|Coptic Church burns in Egypt|
Most people know that Israel has a sizable Arab minority, about 20% of the population. But surprisingly few people know that about half of Israel’s Jews are of Middle Eastern background.
This dates back to the years following Israel’s War of Independence when the Arab world systematically drove out their Jewish population, a flood of 900,000 refugees, most of whom fled to Israel.
In Egypt, Jews had been in a precarious position since the 1930s when the Nazis started funding the Muslim Brotherhood. The Brotherhood launched anti-Jewish pogroms from 1942 onwards while the Egyptian government imposed increasingly harsh legal restrictions on Jews. By 1956 more than half the Jews of Egypt had fled.
Following Egypt’s defeat in its 1967 war against Israel, all Jewish men between 17 and 60 were thrown out of the country or arrested and tortured for years. Some 35,000 Jews escaped to Israel; another 43,000 fled to Brazil, France, the U.S. and Argentina.
They arrived in their new homes destitute, as the Egyptian government confiscated their assets. A few Egyptian Jewish families were wealthy and left behind some impressive properties. For example, the Canadian embassy in Cairo is housed in the stately former home of Ovadia Salem, director of the Chemla department store.
There have been Jews in Egypt for at least 2,600 years, probably for a thousand years longer than that. In the 1920s, there were still 80,000 Egyptian Jews. Today, Egypt’s Jewish community numbers less than 100.
|Canadian embassy in Cairo, former residence of Ovadia Salem and his family|
Egypt still has a sizable Christian community of 8 to 10 million Coptic Christians, or about 10% of the population. But that number is rapidly shrinking.
Copts have always been under threat and have faced discrimination and occasional violence. Since the overthrow of Mubarak, however, the number of attacks on Copts have greatly increased and became worse after the election of a Muslim Brotherhood government.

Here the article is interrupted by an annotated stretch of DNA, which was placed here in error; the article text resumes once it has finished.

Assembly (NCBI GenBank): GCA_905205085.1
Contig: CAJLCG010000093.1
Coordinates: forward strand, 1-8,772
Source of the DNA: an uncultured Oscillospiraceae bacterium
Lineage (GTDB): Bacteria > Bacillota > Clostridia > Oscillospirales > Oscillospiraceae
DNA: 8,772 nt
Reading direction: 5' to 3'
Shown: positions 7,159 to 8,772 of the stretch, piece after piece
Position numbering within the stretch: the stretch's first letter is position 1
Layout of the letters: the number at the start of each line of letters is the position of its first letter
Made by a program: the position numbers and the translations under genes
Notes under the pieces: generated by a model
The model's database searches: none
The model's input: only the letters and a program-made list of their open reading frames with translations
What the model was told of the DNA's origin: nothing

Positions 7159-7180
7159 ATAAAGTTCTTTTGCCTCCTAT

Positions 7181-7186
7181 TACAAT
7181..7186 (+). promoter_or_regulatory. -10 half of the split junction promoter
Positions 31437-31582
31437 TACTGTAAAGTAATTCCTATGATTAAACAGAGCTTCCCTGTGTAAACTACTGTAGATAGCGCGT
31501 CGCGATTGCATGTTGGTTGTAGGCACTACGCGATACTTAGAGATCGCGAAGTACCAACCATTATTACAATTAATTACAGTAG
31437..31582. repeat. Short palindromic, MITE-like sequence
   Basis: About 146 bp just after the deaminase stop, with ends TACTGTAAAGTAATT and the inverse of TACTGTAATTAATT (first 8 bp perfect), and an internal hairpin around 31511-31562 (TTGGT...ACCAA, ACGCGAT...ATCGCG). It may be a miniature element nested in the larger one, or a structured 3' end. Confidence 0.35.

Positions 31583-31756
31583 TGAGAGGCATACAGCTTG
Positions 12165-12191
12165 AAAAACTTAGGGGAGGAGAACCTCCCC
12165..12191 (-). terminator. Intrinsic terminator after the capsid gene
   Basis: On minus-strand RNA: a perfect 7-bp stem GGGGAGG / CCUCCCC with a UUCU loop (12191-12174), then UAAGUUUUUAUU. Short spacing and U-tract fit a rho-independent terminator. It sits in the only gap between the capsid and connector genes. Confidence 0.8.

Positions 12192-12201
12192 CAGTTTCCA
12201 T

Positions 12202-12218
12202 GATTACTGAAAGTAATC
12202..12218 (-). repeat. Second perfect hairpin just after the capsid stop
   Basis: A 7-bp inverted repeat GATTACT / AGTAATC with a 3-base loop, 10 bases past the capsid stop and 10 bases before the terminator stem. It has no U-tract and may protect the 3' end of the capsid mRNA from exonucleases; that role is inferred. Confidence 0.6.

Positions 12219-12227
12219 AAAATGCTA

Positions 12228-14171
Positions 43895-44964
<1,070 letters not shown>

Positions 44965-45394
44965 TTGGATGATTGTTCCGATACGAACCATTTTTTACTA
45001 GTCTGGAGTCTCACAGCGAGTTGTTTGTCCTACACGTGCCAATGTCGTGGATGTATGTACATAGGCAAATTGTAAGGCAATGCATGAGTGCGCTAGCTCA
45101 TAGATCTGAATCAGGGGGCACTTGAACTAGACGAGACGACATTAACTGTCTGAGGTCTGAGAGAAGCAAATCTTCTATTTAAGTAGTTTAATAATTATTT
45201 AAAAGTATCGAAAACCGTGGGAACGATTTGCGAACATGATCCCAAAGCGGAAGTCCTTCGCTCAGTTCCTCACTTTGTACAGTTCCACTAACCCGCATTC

Islamists have targeted homes, shops and businesses owned by Copts and killed Coptic Christians outright. In 2011, 93,000 Copts fled in Egypt; since the election of President Morsi of the Muslim Brotherhood a year ago, at least another 100,000 Christians have fled. And still the level of violence against Egyptian Christians continues to mount.
In the past few days, Islamist have looted and razed 40 churches and attacked 26 others, in addition to numerous attacks on homes and businesses. Yesterday, Islamists paraded three Franciscan nuns through the streets of Cairo, as if they were prisoners of war.
None of this is exactly a surprise. While issuing perfunctory condemnations of violence for the benefit of the foreign press, the Muslim Brotherhood has been explicitly threatening the Christian population.
Safwat Hegazy, a prominent Islamic scholar, and a leader of the current pro-Muslim Brotherhood protests, posted a video on YouTube before the army overthrew Morsi’s presidency, saying:
After all, the Muslim Brotherhood can’t take on the army, but the Christians are defenceless. The police can’t help them (supposing they wanted to) as their own police stations are under attack. The army has pledged to rebuild the burnt churches, but the army cannot raise the dead. It can’t even prevent further attacks against Christians.
Why do the Islamists target Christians in the first place? Same reason the Islamists targeted Jews: they don’t fit with the Islamist vision of a Muslim Egypt.
The Christians do have advantages the Egyptian Jews didn’t. First, many Muslims don’t share the Brotherhood’s hatred of the Copts and some have even defended them against attacks. Second, the Egyptian government isn’t persecuting the Copts; they only have to fear mobs of Muslim Brotherhood terrorists.
On the other hand, Jews fleeing Egypt had Israel to flee to and the Israeli government to help them. Will any nation step up to help the Coptic Christians?
|Algerian embassy in Cairo, formerly the home of Daniel Curiel from http://egy.com/judaica/|